On being intimidated by a trial lawyer

By e-mail, I received the following from Nick, a lawyer,

I enjoyed your recent post “I am going to kill you!” and I was wondering if you might write on an analogous topic.

While its not on the topic of threats or fear per se, I’ve often wanted to see you answer the question,”Since becoming a judge, have you ever been intimidated by a person appearing in front of you?” This could be an attorney, a witness, an accused criminal; any party that might enter your courtroom. I think the conventional wisdom is that a judge would be unlikely to be intimidated, or at least never admit to it.

What a fascinating question.

The only time I remember being intimidated involved a contract case. I was intimidated by a trial lawyer. His name was Bill Janklow from South Dakota. The lawyer on the other side was Jim Gordon, a local fellow who is very talented. The jury trial occurred in 1994 when I had been a district judge for about two years. The case was Haight, et al v. Wyuka Cemetery, et al., 4:92-cv-00392-RGK (D. Neb.). Janklow represented the plaintiff and Gordon represented the defendant. Two days into the trial, it settled.

Here is what Wikipedia says about brother Janklow:

William John “Bill” Janklow (September 13, 1939 – January 12, 2012) was an American politician and member of the Republican Party who holds the record for the longest tenure as Governor of South Dakota – sixteen years in office. Janklow has the second longest gubernatorial tenure in post-Constitutional U.S. history at 5,851 days.

Janklow served as the 25th Attorney General of South Dakota from 1975 to 1979 before serving as the state’s 27th Governor from 1979 to 1987 and then the 30th Governor from 1995 to 2003. Janklow was then elected to the United States House of Representatives, where he served for a little more than a year. He resigned in 2004 after being convicted of manslaughter for his role in an automobile accident.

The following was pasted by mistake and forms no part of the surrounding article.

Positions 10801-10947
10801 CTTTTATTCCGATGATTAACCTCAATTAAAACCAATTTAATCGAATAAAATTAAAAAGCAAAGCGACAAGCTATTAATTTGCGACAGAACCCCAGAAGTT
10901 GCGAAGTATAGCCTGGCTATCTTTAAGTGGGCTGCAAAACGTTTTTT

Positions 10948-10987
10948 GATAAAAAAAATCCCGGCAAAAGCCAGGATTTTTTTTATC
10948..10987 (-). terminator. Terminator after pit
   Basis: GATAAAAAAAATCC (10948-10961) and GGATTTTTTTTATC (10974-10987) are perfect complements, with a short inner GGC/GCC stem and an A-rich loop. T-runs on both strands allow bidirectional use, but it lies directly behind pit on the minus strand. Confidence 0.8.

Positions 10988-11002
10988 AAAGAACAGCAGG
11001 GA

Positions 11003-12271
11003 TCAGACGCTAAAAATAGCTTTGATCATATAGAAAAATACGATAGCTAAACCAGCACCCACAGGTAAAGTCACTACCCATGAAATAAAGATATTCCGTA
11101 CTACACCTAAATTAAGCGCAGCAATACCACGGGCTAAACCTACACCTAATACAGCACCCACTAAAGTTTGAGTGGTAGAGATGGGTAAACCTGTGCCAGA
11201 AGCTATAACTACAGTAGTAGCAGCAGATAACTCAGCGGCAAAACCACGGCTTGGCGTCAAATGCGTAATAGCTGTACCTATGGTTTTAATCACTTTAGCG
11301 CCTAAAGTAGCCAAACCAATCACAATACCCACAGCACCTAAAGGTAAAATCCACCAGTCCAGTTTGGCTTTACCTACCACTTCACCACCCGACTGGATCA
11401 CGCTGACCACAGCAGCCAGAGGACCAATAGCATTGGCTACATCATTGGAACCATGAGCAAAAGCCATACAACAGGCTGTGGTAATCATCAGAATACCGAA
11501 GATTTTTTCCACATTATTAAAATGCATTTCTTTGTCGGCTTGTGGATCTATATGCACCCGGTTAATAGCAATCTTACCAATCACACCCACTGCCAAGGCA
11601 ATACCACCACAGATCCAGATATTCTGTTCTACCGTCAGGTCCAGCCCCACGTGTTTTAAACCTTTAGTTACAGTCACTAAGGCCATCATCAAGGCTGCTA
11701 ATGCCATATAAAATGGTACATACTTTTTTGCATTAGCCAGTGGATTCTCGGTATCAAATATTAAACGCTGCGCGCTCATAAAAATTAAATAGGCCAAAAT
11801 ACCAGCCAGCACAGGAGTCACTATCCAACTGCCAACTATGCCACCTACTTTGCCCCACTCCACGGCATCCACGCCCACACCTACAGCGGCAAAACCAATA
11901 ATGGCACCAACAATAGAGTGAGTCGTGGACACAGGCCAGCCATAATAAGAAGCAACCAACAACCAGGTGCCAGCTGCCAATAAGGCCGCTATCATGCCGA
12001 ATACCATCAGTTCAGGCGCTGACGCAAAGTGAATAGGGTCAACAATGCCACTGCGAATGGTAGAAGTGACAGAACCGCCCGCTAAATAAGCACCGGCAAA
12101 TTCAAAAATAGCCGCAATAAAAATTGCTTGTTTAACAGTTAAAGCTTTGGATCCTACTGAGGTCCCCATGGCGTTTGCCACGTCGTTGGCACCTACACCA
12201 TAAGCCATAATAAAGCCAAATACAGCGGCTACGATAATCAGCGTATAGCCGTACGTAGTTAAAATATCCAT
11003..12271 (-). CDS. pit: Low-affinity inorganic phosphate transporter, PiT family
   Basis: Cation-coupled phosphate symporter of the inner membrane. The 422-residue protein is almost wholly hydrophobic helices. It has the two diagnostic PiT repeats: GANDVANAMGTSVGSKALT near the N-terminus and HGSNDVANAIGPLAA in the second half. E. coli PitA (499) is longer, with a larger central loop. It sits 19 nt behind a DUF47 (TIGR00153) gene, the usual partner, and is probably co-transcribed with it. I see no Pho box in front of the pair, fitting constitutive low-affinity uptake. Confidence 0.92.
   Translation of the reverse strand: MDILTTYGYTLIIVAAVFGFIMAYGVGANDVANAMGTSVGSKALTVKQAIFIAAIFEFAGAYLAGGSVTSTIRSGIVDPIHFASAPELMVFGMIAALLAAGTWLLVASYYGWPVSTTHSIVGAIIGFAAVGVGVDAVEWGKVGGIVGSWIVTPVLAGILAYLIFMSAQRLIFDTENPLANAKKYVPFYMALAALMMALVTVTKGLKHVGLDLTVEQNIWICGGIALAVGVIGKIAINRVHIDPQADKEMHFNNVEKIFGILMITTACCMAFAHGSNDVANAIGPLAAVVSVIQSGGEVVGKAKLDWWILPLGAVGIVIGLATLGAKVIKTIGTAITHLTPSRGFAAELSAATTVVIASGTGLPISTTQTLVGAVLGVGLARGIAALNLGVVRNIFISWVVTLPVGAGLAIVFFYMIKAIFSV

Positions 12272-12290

Early life
Janklow was born in Chicago, Illinois. When Janklow was 10-years-old his father died of a heart attack while working as a prosecutor at the Nuremberg Trials in Germany. His mother moved the family back to the United States, and in 1954 when Janklow was 15, they settled in her home town of Flandreau, South Dakota. Following a series of scrapes with the law, Janklow was ordered by a judge to either join the military or attend reform school. Janklow dropped out of high school and joined the U.S. Marine Corps, serving from 1956 to 1959. He graduated from the University of South Dakota in 1964 with a BS in business administration and then went on to earn a J.D. at the University of South Dakota School of Law in 1966. After graduation from law school, he was a Legal Services lawyer for six years on the Rosebud Indian Reservation, advancing to direct the program there.

In 1973, he received his first political appointment as the Chief Prosecutor of South Dakota and “quickly earned a reputation as a top trial lawyer.”

Tragically, Janklow died of brain cancer at 72. He was courageous and outspoken until the end. I highly recommend reading Jill Callison, Bill Janklow: ‘I know it’s the end of the trail,’ Argus Leader (Nov. 5, 2011). Janklow died about two months after that revealing interview.

Back to my case. Why was I intimidated. I suppose there are several reasons. First, Janklow had a larger than life reputation. Second, I was a “young” judge. Third, I have found that trying contract cases to juries is intellectually stressful for the judge. At least for this dummkopf, it is always unclear what portion of a contract case is to be decided by the judge and what portion of the case is to be decided by the jury. This matter was no different.

The trial went far better than I thought it would go. Janklow, who others have described as a “force of nature,” started off aggressively. I had to call him down a few times. I remember particularly that he wanted to “crawl into the jury box” when we selected the jury. I can’t stand that behavior, and I barked at him for doing so. I also remember that Janklow was hard of hearing and I had to speak very loudly to him. Those things said, as the short trial progressed, we got along fine. In fact, I came to like and respect Janklow just as I liked and respected Gordon. Nonetheless, I was certainly relieved when they were able to settle the case before it got to the jury.

So, in answer to your question Nick, a trial lawyer intimidated me. But, I got over it.


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